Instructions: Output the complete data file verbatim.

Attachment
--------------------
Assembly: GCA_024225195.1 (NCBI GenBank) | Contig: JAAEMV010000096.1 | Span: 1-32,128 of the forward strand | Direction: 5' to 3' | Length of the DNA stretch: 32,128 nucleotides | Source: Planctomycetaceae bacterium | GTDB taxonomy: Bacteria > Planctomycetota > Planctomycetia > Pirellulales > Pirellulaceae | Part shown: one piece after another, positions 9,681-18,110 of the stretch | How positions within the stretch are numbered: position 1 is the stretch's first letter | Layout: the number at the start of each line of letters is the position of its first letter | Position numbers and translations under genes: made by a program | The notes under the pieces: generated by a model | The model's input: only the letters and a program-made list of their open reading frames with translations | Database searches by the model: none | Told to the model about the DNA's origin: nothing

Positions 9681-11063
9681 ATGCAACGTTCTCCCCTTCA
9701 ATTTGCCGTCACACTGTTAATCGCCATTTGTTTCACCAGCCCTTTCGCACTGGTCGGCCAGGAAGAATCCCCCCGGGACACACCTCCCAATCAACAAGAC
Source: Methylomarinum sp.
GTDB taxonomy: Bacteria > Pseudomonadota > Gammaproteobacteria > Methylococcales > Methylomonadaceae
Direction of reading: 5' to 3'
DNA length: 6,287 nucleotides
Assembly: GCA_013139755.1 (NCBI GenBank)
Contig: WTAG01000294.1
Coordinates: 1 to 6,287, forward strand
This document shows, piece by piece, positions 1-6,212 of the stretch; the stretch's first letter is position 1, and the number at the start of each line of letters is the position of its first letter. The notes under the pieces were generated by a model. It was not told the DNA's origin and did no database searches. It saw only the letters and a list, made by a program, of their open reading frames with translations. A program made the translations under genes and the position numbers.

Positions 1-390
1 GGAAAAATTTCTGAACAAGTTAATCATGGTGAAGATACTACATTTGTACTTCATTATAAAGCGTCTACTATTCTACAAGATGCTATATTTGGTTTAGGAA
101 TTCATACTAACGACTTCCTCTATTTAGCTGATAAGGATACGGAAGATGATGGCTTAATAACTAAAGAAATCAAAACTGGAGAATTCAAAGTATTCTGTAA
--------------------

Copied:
Assembly: GCA_024225195.1 (NCBI GenBank) | Contig: JAAEMV010000096.1 | Span: 1-32,128 of the forward strand | Direction: 5' to 3' | Length of the DNA stretch: 32,128 nucleotides | Source: Planctomycetaceae bacterium | GTDB taxonomy: Bacteria > Planctomycetota > Planctomycetia > Pirellulales > Pirellulaceae | Part shown: one piece after another, positions 9,681-18,110 of the stretch | How positions within the stretch are numbered: position 1 is the stretch's first letter | Layout: the number at the start of each line of letters is the position of its first letter | Position numbers and translations under genes: made by a program | The notes under the pieces: generated by a model | The model's input: only the letters and a program-made list of their open reading frames with translations | Database searches by the model: none | Told to the model about the DNA's origin: nothing

Positions 9681-11063
9681 ATGCAACGTTCTCCCCTTCA
9701 ATTTGCCGTCACACTGTTAATCGCCATTTGTTTCACCAGCCCTTTCGCACTGGTCGGCCAGGAAGAATCCCCCCGGGACACACCTCCCAATCAACAAGAC
Source: Methylomarinum sp.
GTDB taxonomy: Bacteria > Pseudomonadota > Gammaproteobacteria > Methylococcales > Methylomonadaceae
Direction of reading: 5' to 3'
DNA length: 6,287 nucleotides
Assembly: GCA_013139755.1 (NCBI GenBank)
Contig: WTAG01000294.1
Coordinates: 1 to 6,287, forward strand
This document shows, piece by piece, positions 1-6,212 of the stretch; the stretch's first letter is position 1, and the number at the start of each line of letters is the position of its first letter. The notes under the pieces were generated by a model. It was not told the DNA's origin and did no database searches. It saw only the letters and a list, made by a program, of their open reading frames with translations. A program made the translations under genes and the position numbers.

Positions 1-390
1 GGAAAAATTTCTGAACAAGTTAATCATGGTGAAGATACTACATTTGTACTTCATTATAAAGCGTCTACTATTCTACAAGATGCTATATTTGGTTTAGGAA
101 TTCATACTAACGACTTCCTCTATTTAGCTGATAAGGATACGGAAGATGATGGCTTAATAACTAAAGAAATCAAAACTGGAGAATTCAAAGTATTCTGTAA